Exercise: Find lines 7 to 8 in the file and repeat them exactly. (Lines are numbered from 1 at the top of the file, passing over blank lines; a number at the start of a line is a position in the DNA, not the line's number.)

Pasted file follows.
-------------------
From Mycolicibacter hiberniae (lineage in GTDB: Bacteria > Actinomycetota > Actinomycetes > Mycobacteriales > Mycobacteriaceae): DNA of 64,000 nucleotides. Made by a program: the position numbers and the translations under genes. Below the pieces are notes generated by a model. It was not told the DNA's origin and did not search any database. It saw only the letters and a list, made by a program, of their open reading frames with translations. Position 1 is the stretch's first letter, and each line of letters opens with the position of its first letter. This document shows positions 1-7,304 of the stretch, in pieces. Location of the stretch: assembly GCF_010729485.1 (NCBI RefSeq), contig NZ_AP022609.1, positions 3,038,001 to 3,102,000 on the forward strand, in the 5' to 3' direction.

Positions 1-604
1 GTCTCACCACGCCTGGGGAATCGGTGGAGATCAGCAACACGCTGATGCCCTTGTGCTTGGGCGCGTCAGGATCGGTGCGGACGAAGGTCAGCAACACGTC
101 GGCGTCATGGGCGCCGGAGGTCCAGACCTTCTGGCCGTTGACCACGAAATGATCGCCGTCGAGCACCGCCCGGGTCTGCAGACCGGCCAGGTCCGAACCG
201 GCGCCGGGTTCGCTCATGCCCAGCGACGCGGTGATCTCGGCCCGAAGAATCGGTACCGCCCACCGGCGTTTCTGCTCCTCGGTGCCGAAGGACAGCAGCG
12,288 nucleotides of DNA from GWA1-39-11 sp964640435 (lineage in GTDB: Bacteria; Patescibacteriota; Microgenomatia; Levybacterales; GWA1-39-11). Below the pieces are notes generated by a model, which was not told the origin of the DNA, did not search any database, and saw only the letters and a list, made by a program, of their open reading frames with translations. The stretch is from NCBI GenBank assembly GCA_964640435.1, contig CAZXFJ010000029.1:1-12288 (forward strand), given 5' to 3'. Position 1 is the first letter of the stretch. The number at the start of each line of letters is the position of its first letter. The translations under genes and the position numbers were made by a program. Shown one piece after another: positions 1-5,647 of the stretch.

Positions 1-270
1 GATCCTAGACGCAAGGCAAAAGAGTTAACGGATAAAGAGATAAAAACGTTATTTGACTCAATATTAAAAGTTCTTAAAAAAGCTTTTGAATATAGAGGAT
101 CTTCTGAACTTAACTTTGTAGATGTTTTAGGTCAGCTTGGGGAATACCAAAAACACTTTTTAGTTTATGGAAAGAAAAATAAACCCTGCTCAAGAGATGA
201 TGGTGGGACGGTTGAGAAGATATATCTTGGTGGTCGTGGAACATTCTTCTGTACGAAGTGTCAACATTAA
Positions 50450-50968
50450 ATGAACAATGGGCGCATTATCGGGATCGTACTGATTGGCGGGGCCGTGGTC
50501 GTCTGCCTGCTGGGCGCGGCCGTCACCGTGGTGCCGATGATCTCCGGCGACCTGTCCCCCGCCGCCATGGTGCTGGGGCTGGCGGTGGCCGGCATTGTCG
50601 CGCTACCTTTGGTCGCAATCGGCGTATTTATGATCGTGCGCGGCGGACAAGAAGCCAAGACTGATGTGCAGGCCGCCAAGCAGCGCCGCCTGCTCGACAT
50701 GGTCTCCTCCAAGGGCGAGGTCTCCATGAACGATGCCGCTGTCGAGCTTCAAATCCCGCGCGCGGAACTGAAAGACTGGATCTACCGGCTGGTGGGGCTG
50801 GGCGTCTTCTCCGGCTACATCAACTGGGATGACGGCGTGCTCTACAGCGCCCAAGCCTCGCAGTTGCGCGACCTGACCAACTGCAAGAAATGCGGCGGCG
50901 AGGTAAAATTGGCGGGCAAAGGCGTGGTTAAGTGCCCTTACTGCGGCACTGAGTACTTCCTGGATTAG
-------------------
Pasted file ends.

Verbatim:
Positions 1-270
1 GATCCTAGACGCAAGGCAAAAGAGTTAACGGATAAAGAGATAAAAACGTTATTTGACTCAATATTAAAAGTTCTTAAAAAAGCTTTTGAATATAGAGGAT